Alleviate Your Concerns With These Answers to Common Injury Questions

While some degree of uncertainty is inevitable, the stress of the unknown associated with a personal injury case can be frustrating. Here, experienced injury attorney Ben Crittenden draws from his years of experience and knowledge of the law to address many of the most common concerns and questions. Find out what to expect from the legal system, how long your case will take, what type of compensation you may be able to obtain, and much more. Don’t see your question? Reach out to Ben today! Take a moment to fill out our online contact form to find the answers you need.

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  • Will I have to testify in my personal injury case?

    If the defendant in your personal injury case denies liability, you may need to testify in order to establish the defendant’s negligence. You won’t necessarily have to testify in court, however. Most personal injury lawsuits that are filed are settled prior to trial.

    Depositions

    Provided that your case is resolved prior to going to trial, you will likely need to provide a deposition. This means that you will testify under oath, with a lawyer asking you a series of questions. Depositions are typically held at a law firm office with the attorneys, all parties to the lawsuit, and a court reporter in attendance. As with a courtroom trial, attorneys for both the plaintiff and defendant have the opportunity to conduct an examination, and object to any improper questioning. Since there is no judge present to rule on these objections, the objection is simply noted on the record.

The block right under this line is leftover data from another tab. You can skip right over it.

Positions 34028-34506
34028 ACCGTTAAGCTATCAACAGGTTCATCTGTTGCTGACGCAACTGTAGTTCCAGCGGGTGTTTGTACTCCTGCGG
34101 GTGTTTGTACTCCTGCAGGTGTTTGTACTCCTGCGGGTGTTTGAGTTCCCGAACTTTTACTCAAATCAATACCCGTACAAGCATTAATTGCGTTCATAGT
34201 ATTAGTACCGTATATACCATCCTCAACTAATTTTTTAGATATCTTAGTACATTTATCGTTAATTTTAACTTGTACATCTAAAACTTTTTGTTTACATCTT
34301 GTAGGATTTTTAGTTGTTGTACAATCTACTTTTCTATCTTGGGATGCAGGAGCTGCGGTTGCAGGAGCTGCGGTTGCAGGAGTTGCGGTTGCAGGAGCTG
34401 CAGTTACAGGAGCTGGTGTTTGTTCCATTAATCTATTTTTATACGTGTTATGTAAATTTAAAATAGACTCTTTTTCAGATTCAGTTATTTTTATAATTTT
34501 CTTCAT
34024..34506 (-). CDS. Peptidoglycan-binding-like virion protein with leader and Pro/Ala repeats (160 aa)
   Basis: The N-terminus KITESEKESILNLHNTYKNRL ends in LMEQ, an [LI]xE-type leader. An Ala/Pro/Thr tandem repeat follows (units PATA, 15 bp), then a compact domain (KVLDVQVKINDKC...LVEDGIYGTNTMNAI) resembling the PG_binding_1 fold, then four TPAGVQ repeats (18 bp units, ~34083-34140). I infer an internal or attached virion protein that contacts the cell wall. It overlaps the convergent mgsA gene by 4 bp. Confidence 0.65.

Depositions are used to gather information, including:

    • Learning about the strengths and weaknesses of your case.
    • Obtaining critical information about your case.
    • Assessing how an individual will testify at trial.

    Testifying at Trial

    Of course, some lawsuits don’t get settled. If there is a disagreement over who caused the accident or a dispute regarding the amount of compensation that is appropriate, there may be a jury trial.

    If you proceed to a jury trial, you may need to explain the injuries you have sustained to a jury. This is important, because if you fail to testify the jury will only hear the defendant’s side of the story. If there is insufficient evidence of the defendant’s negligence, the jury is unlikely to find in your favor. Thus, your testimony may be crucial to securing a favorable outcome for your case. No one can explain the pain and suffering you’ve experienced better than you can, so the jury needs to hear from you.

    You Need a Lawyer